What would you say is your favorite feature on the Symphony?
The Soft Limiters that are in each channel – I love them, just in case. Even though I’ve clipped them, they’ve sounded cool anyway. With the desk, I’m running 96khz and this can keep up with it at 96k stable, and soft limiters for Joe, guys like me who like to SEND IT!
How does this all tie together with Waves SoundGrid?
So in order to get this into the network of the DiGiCo, I have to download the driver, go to SoundGrid inventory, I have to select the Symphony as Device 2. Normally you would have Device 1 as the DiGiCo SD and the Multirack, so those go together. I use the clock from the DiGiCo and then all I have to do is go to SoundGrid connections and create a Soundgrid connection. You can use 64 channels with those ethernet lines, I’m using 8 for Symphony and the rest are 1-56 of Waves plugins that I can potentially use. I’ve got 2 extreme servers and they’re really cool… I like them a lot… And once you do that you’re done – you’re going ethernet into the switch that’s connected to the desk and then the computer and you’re locked in.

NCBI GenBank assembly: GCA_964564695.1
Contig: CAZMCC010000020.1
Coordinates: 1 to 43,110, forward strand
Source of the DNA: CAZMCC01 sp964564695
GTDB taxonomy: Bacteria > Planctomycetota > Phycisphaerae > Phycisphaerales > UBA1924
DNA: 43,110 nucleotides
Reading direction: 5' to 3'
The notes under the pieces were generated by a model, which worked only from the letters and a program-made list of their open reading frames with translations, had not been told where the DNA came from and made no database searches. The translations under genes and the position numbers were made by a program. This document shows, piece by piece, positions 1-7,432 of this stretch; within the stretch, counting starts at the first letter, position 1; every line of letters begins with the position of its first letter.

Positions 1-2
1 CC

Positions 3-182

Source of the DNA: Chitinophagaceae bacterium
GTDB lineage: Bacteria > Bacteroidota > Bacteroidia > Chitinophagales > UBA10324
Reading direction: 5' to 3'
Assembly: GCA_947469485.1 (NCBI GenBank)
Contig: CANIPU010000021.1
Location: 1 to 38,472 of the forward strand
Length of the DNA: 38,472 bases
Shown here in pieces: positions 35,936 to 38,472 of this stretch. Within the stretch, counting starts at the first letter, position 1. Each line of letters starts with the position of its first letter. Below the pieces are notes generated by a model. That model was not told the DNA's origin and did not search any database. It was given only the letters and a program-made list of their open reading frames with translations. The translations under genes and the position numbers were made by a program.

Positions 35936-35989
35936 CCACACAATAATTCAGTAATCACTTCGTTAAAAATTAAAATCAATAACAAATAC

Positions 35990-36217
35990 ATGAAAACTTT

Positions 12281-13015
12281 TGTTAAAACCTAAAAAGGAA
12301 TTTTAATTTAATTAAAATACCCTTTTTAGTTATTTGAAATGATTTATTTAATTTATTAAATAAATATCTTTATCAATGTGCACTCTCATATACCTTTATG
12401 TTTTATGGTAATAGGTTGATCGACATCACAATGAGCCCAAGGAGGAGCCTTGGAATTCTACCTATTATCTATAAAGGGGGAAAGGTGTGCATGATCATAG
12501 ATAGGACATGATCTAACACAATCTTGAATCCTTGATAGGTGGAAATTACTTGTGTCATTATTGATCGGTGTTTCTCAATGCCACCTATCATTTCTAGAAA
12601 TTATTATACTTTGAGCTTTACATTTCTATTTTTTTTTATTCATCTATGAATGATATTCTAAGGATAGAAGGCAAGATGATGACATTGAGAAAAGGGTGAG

If anything were to go wrong or fail at a show, do you have a backup?
I have some fail-safes built in. The Symphony has never ever had an issue, but if the power gets cut or if something happens with that ethernet line or something gets messed up I have a button on my desk that deactivates everything that I’m using besides the desk and puts some dynamics in there. It doesn’t do the same job obviously because that’s why we use this gear. Volume-wise we won’t know a difference but I’ll just hear depth being lost.
“It’s important when tuning a room to not ‘tuna fish.’ That’s all I’ve got to say on that. You can’t go crazy with trying to tune a room, you have to trust your instincts.”
What’s your method for Soundchecking different arenas?
I record every show and I play it back so the artist doesn’t have to show up for soundchecks, we do it for him because he’s a busy guy. I’ll play him through my speakers the night before, and then I’ll play it through the PA and tune the room accordingly.
I see the room as a speaker box. I grew up watching my dad tune speakers. I even started a small little thing with him at the studio doing installations of subs in cars and stuff. I learned a lot in that respect, tuning a box, tuning a speaker and that’s how I look at each room.